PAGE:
NASDAQ-listed New Fortress Energy has signed a definitive agreement with the Sri Lanka government to develop a liquefied natural gas facility off the coast of Colombo, the commercial and judicial capital.
New Fortress and the government confirmed on Tuesday they had executed a definitive agreement for New Fortress’ investment in West Coast Power, which owns the 310-megawatt Yugadanavi power plant in Colombo, plus the rights to develop a new LNG receiving and regasification facility.
As part of the deal, New Fortress will have gas supply rights to the Kerawalapitiya Power Complex, where 310MW of power is currently operational and an additional 700MW scheduled to be constructed, of which 350MW is expected to be operational by 2023.
New Fortress will acquire a 40% ownership stake in West Coast Power and plans to build a floating storage and regasification unit-based LNG import facility offshore Colombo.
The LNG terminal is now expected to begin operations in 2023, a slight delay to the second half of 2022 that New Fortress had touted less than two months ago.
Sri Lanka has long sought to join the ranks of global LNG importers after limited success in its domestic exploration and production arena although no such scheme has yet left the drawing board.
South Korea’s SK E&S earlier submitted an unsolicited proposal to supply a converted FSRU to Sri Lanka, which prompted the government to launch a so-called Swiss challenge — a form of procurement that requires a public authority to invite third parties to match or better an unsolicited bid.
This tender was repeatedly delayed, and the Sri Lankan government subsequently approached the market for a newbuild unit with peak capacity of 2 million tonnes per annum of LNG.
Then, earlier this year, the Ceylon Electricity Board invited bids for a leased FSRU to be deployed at Kerawalapitiya.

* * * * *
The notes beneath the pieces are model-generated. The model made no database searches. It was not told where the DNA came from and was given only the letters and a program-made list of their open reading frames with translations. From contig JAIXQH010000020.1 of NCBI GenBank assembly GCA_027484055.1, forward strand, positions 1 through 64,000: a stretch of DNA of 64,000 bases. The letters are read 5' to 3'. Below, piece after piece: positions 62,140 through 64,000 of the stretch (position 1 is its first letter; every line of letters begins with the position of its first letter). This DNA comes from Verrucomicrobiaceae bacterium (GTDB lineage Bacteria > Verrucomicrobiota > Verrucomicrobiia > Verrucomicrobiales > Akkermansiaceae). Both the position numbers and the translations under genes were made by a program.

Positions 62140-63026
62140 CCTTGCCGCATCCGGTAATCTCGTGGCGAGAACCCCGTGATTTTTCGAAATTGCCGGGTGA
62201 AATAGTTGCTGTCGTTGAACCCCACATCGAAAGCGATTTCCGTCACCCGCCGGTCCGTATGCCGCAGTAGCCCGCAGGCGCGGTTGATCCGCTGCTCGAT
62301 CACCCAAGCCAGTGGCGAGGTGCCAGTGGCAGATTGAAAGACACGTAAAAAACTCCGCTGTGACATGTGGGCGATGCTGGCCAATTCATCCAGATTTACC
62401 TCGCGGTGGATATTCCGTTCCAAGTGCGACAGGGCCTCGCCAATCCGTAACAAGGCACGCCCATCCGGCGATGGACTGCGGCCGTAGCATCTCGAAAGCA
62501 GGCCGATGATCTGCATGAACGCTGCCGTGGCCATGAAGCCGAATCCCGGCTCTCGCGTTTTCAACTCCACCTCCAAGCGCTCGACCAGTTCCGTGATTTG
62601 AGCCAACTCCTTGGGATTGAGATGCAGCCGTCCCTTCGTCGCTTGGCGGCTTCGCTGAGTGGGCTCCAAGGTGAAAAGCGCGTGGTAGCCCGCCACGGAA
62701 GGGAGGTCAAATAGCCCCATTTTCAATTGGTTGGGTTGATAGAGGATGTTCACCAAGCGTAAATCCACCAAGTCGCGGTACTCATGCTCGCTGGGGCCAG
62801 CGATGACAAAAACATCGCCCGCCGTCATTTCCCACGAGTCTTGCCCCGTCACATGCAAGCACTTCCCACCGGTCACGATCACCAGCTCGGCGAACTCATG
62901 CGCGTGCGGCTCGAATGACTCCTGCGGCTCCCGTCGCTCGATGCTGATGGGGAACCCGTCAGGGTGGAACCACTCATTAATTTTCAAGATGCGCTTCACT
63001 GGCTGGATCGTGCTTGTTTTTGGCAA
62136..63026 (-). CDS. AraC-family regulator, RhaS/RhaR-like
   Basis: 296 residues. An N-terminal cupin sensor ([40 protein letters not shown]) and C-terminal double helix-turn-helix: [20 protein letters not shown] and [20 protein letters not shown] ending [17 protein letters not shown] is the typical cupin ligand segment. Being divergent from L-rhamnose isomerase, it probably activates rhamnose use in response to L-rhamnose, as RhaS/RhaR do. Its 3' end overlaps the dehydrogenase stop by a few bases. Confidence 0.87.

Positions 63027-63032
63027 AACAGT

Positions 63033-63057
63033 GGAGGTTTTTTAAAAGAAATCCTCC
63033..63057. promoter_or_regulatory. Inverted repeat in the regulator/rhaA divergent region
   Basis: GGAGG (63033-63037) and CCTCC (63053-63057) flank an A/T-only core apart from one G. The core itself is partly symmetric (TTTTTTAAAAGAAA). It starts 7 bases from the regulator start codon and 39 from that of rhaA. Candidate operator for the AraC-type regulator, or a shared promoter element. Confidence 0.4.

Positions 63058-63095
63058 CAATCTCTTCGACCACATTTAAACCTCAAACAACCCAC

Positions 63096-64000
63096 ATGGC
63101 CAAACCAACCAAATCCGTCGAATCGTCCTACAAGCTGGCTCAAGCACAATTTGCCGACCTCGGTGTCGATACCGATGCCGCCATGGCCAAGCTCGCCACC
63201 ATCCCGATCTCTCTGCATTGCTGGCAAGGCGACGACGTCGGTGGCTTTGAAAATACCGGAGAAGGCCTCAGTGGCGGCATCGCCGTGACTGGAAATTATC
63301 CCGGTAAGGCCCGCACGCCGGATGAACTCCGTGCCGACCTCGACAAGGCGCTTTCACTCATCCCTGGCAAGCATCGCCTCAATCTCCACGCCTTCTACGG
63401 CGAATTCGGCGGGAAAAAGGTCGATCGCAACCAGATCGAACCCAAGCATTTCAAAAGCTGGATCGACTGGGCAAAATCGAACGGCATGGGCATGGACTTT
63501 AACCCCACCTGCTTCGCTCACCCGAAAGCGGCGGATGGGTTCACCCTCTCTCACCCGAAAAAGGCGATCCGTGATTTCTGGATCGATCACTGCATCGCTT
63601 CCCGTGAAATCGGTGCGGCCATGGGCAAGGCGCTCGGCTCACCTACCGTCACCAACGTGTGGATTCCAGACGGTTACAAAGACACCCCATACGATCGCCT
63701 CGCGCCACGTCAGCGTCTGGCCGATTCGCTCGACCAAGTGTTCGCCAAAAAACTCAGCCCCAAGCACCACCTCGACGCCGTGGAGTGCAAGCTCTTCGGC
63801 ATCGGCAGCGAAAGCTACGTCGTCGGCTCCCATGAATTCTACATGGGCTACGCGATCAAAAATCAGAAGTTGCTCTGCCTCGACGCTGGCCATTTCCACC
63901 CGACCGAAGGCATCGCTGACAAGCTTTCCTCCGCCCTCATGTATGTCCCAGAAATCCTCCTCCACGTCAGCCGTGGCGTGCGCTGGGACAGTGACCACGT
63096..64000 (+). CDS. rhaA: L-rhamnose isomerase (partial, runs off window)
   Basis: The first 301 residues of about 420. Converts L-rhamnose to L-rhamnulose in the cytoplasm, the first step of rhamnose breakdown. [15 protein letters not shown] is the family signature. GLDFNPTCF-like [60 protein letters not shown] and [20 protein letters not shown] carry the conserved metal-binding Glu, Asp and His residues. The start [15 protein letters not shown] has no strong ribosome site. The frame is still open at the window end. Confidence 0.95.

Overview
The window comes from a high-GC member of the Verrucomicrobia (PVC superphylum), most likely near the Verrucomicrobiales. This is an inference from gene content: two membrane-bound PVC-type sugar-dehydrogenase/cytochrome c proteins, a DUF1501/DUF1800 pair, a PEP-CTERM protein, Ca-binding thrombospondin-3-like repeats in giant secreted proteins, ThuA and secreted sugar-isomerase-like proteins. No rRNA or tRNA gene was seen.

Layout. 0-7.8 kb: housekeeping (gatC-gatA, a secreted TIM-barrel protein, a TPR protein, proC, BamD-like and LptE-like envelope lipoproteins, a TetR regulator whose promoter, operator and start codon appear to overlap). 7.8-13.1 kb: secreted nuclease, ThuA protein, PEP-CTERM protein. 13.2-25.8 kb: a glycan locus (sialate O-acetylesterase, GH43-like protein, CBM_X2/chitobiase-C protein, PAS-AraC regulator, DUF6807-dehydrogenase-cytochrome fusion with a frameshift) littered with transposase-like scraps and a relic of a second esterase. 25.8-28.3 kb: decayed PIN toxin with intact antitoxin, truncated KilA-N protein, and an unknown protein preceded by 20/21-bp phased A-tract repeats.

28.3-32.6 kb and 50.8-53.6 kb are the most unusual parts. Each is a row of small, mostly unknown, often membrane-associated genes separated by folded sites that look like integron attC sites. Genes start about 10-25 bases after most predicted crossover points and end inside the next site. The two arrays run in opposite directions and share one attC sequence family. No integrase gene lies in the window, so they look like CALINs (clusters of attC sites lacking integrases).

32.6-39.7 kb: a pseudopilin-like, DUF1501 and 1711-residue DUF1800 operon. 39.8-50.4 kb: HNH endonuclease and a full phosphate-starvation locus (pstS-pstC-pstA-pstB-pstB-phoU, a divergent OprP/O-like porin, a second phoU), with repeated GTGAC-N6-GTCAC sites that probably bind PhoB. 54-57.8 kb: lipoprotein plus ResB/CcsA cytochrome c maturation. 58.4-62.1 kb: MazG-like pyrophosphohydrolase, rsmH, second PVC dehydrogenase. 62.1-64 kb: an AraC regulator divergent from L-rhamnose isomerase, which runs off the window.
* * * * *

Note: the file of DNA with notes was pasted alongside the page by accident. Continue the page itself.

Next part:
CEB’s tender stipulated an FRSU on a build-own-operate basis, while the associated mooring system — mooring, flowline and umbilical to the pipeline end manifold (PLEM) control system — was being sought on a build-own-operate-transfer basis.
This request for proposal called for a vessel with regasification capacity of 380 million cubic feet per day of gas and minimum storage capacity of 156,000 cubic metres.
The 310MW Yugadanavi power plant has a long-term power purchase agreement to provide electricity to the national grid that extends through to the end of 2035.
The power plant, which is equipped with General Electric turbines, is configured to run on natural gas in combined cycle.
“This is a significant milestone for Sri Lanka’s transition to cleaner fuels and more reliable, affordable power,” said New Fortress chairman Wes Edens.
“We are pleased to partner with Sri Lanka by investing in modern energy infrastructure that will support sustainable economic development and environmental gains.”
The Kerawalapitya power complex is the foundation of the baseload power that serves the country’s population of 22 million people, said New Fortress, which added that delivering cleaner and cheaper fuels to Sri Lanka will support the country’s growth for years to come.